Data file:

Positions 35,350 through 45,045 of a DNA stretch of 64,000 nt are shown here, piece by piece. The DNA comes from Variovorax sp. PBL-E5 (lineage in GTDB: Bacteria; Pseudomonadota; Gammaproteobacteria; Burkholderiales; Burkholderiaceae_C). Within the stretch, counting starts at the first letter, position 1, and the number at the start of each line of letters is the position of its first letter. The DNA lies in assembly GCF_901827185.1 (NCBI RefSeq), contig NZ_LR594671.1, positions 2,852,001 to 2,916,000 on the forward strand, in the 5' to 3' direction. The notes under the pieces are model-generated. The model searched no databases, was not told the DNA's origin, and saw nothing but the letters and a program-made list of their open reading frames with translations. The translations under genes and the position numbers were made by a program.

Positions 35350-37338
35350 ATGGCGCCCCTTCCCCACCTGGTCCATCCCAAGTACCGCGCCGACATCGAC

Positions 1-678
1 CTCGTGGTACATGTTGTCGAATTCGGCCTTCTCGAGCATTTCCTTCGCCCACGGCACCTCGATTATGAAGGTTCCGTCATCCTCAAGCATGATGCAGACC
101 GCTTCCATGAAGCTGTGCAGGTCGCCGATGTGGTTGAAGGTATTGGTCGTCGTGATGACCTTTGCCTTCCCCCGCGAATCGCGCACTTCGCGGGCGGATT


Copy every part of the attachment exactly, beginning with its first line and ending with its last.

Positions 35,350 through 45,045 of a DNA stretch of 64,000 nt are shown here, piece by piece. The DNA comes from Variovorax sp. PBL-E5 (lineage in GTDB: Bacteria; Pseudomonadota; Gammaproteobacteria; Burkholderiales; Burkholderiaceae_C). Within the stretch, counting starts at the first letter, position 1, and the number at the start of each line of letters is the position of its first letter. The DNA lies in assembly GCF_901827185.1 (NCBI RefSeq), contig NZ_LR594671.1, positions 2,852,001 to 2,916,000 on the forward strand, in the 5' to 3' direction. The notes under the pieces are model-generated. The model searched no databases, was not told the DNA's origin, and saw nothing but the letters and a program-made list of their open reading frames with translations. The translations under genes and the position numbers were made by a program.

Positions 35350-37338
35350 ATGGCGCCCCTTCCCCACCTGGTCCATCCCAAGTACCGCGCCGACATCGAC

Positions 1-678
1 CTCGTGGTACATGTTGTCGAATTCGGCCTTCTCGAGCATTTCCTTCGCCCACGGCACCTCGATTATGAAGGTTCCGTCATCCTCAAGCATGATGCAGACC
101 GCTTCCATGAAGCTGTGCAGGTCGCCGATGTGGTTGAAGGTATTGGTCGTCGTGATGACCTTTGCCTTCCCCCGCGAATCGCGCACTTCGCGGGCGGATT